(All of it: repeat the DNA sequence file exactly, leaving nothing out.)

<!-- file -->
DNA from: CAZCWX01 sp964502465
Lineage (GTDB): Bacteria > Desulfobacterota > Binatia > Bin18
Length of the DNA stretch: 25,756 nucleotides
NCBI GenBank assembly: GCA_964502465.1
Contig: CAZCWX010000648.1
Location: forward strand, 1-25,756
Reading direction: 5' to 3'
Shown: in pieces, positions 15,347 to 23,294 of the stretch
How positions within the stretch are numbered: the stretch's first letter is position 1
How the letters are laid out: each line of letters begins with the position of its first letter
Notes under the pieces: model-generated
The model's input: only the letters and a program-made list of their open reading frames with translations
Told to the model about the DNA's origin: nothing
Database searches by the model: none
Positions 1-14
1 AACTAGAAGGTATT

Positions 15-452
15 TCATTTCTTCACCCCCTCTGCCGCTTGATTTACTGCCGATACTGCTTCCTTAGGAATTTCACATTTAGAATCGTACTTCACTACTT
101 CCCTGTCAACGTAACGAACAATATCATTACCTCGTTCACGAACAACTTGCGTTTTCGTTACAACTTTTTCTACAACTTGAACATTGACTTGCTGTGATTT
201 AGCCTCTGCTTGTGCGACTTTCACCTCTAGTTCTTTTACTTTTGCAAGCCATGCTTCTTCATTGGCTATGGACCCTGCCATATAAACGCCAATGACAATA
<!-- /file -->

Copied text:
DNA from: CAZCWX01 sp964502465
Lineage (GTDB): Bacteria > Desulfobacterota > Binatia > Bin18
Length of the DNA stretch: 25,756 nucleotides
NCBI GenBank assembly: GCA_964502465.1
Contig: CAZCWX010000648.1
Location: forward strand, 1-25,756
Reading direction: 5' to 3'
Shown: in pieces, positions 15,347 to 23,294 of the stretch
How positions within the stretch are numbered: the stretch's first letter is position 1
How the letters are laid out: each line of letters begins with the position of its first letter
Notes under the pieces: model-generated
The model's input: only the letters and a program-made list of their open reading frames with translations
Told to the model about the DNA's origin: nothing
Database searches by the model: none
Positions 1-14
1 AACTAGAAGGTATT

Positions 15-452
15 TCATTTCTTCACCCCCTCTGCCGCTTGATTTACTGCCGATACTGCTTCCTTAGGAATTTCACATTTAGAATCGTACTTCACTACTT
101 CCCTGTCAACGTAACGAACAATATCATTACCTCGTTCACGAACAACTTGCGTTTTCGTTACAACTTTTTCTACAACTTGAACATTGACTTGCTGTGATTT
201 AGCCTCTGCTTGTGCGACTTTCACCTCTAGTTCTTTTACTTTTGCAAGCCATGCTTCTTCATTGGCTATGGACCCTGCCATATAAACGCCAATGACAATA